Rush to the courthouse

The legal complaint is then rushed to the nearest courthouse, as there is great monetary advantage to the first law firm through the door. These suits are usually class actions due to the high number of similarly situated shareholders allegedly harmed over a shared time frame.

Many of these suits drag on for years in the "discovery" phase and show little substantive merit. Ultimately, however, with such a large number of cases going at any one time, you can think of it as a fishing expedition. If there are enough legal hooks in the water, they are bound to catch something.

A percentage of these suits will undoubtedly uncover some cases of fraud where deliberate wrongdoing has occurred. The majority, however, are instances of rational management decisions which appeared to be sound at the time they were made, but with the advantage of hindsight, often years later, turned out poorly. The protection of the business judgment rule seems to have gotten lost in the process.

Proponents of the system espouse the view that the "widow and orphan" shareowners are protected by this legal process. The result is usually to the contrary, as the lawyers and large institutional holders come away with the lion's share. Joseph Grundfest, a professor at Stanford Law School and formerly a commissioner of the SEC, recently commented about this litigation: "In many cases, perfectly honest people are being forced to pay outrageous sums, simply because they didn't have perfect foresight."

Of course, a primary financial respondent to such lawsuits is often the directors' or officers' (D&O) liability insurer. The major insurers in this specialty line serve as a sophisticated kind of pari-mutuel board, calculating the odds of D&O liability exposure in an ever-evolving legal environment.

Accordingly, adequate coverage in today's dynamic business world is not inexpensive. This volatile line of coverage is difficult to underwrite, and the merger and acquisition boom, fading junk bond market, weak economy, and the savings and loan crisis do not make it any easier. As in any business, the price of the product follows the long-term costs, which in this case is the cost to defend and settle the underlying litigation.

On May 30, 1991, Apple Computer learned what it was like to lose the California court lottery when a San Jose federal jury awarded a $100 million verdict to the plaintiffs based upon a 1982 case alleging misrepresentation in the company's announcement of a new disk drive product. The verdict was entered against two executives, making them personally liable for the award. This verdict has since been reversed by the judge and is under appeal, but not before it sent shivers through the D&O liability insurance industry. The heightened concern was based merely upon the size of the judgment -- nearly $100 million -- but under the prospect that many corporate board members and their legal advisers would be less willing to risk going to court to vigorously defend themselves against future legal challenges, due to the uncertain odds and enormous time and energy required.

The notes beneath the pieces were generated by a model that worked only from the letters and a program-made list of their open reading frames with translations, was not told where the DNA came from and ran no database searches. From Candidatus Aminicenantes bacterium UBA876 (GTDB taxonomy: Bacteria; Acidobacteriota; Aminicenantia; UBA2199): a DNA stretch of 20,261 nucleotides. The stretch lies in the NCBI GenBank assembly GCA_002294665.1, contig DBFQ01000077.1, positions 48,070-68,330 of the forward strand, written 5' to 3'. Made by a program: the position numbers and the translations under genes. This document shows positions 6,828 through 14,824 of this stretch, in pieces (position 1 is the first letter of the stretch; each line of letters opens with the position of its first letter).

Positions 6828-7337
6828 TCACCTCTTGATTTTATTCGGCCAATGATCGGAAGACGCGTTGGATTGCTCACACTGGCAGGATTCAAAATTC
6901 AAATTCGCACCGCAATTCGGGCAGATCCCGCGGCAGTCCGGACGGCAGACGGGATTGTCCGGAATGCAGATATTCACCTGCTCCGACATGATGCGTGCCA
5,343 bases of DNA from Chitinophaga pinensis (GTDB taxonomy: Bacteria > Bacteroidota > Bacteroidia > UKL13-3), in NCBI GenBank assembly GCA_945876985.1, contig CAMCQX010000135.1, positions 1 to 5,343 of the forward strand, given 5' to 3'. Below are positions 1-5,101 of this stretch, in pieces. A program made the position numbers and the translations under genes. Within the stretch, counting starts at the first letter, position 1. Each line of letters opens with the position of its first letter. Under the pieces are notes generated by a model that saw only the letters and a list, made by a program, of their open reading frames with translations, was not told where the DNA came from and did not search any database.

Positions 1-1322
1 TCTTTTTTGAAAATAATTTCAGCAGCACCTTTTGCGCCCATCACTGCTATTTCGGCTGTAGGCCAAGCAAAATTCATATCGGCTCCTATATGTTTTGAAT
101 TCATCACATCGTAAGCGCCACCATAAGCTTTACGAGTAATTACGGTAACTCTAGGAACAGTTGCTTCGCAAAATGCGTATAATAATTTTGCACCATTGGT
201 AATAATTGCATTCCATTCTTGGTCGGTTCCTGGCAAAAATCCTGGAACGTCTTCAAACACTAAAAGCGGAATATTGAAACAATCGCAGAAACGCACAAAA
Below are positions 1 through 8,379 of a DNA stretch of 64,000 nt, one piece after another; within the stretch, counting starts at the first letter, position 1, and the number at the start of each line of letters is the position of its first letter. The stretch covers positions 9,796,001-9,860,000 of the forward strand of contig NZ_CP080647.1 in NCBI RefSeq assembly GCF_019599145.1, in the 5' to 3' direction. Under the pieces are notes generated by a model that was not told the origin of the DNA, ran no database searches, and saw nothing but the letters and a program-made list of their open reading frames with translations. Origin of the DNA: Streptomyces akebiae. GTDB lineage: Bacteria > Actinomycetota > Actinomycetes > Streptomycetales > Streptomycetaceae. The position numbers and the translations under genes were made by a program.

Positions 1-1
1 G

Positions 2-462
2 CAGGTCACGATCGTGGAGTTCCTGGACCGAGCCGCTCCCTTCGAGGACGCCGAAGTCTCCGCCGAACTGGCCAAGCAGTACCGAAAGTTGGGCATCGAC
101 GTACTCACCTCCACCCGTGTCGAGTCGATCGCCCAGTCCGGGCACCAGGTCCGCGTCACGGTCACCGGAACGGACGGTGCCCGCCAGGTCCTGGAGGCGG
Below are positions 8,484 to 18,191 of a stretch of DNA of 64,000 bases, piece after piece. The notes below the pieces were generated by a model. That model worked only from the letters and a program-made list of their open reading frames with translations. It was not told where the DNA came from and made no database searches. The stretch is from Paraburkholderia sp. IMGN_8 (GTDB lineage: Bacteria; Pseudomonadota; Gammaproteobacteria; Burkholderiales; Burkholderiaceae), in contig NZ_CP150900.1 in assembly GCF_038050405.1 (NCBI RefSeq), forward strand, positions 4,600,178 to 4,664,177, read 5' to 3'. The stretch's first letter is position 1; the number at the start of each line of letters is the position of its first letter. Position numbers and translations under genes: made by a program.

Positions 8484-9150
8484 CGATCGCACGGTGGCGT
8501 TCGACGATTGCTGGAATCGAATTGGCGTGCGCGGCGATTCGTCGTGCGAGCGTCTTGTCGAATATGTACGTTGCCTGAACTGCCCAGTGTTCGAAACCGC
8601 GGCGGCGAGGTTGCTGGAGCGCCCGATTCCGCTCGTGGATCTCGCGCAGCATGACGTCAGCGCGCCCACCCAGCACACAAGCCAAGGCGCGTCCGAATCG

Defense of these strike suits is very costly and time consuming for the company and for the individual director or officer. Board members do not like to be deposed by an aggressive lawyer attacking a complicated five-year-old board decision that is supposedly protected by the business judgment rule. Accordingly, irrespective of the events in many instances, the vast majority of these suits get settled before the case reaches a verdict, as does most corporate litigation in this country. Nevertheless, these suits are often difficult to settle because the top plaintiffs attorneys are able litigators with exuberant courtroom skills.

The major underwriters of directors' and officers' liability insurance are odds-makers in this costly gambit. The actual costs extend beyond monetary terms. The threat of personal liability to individual board members combined with the burden of having to devote substantial time to a defense, makes board membership an unattractive risk. In the long run, this escalation in shareholder litigation discourages capable leaders from accepting the opportunity to serve in this capacity, and the results in a regressive corporate tax, with the plaintiff's bar gaining the windfall.

Disclosure Exposure

Disclosure to the investing public is probably the most significant exposure under the federal securities laws as they relate to directors and officers liability. This may be a good time for your general counsel to educate the top members of senior management about this issue. The following suggestions may be useful:

1. Identity Disclosures: Identify the significant sources of disclosure in your company. Obvious sources include Securities and Exchange Commission filings, annual reports, and communications to the press. Other regulatory filings also make disclosures -- for example, those filed with the Food and Drug Administration and the Federal Trade Commission. Other less obvious sources of disclosures include communications with shareholders, securities analysts, and employees.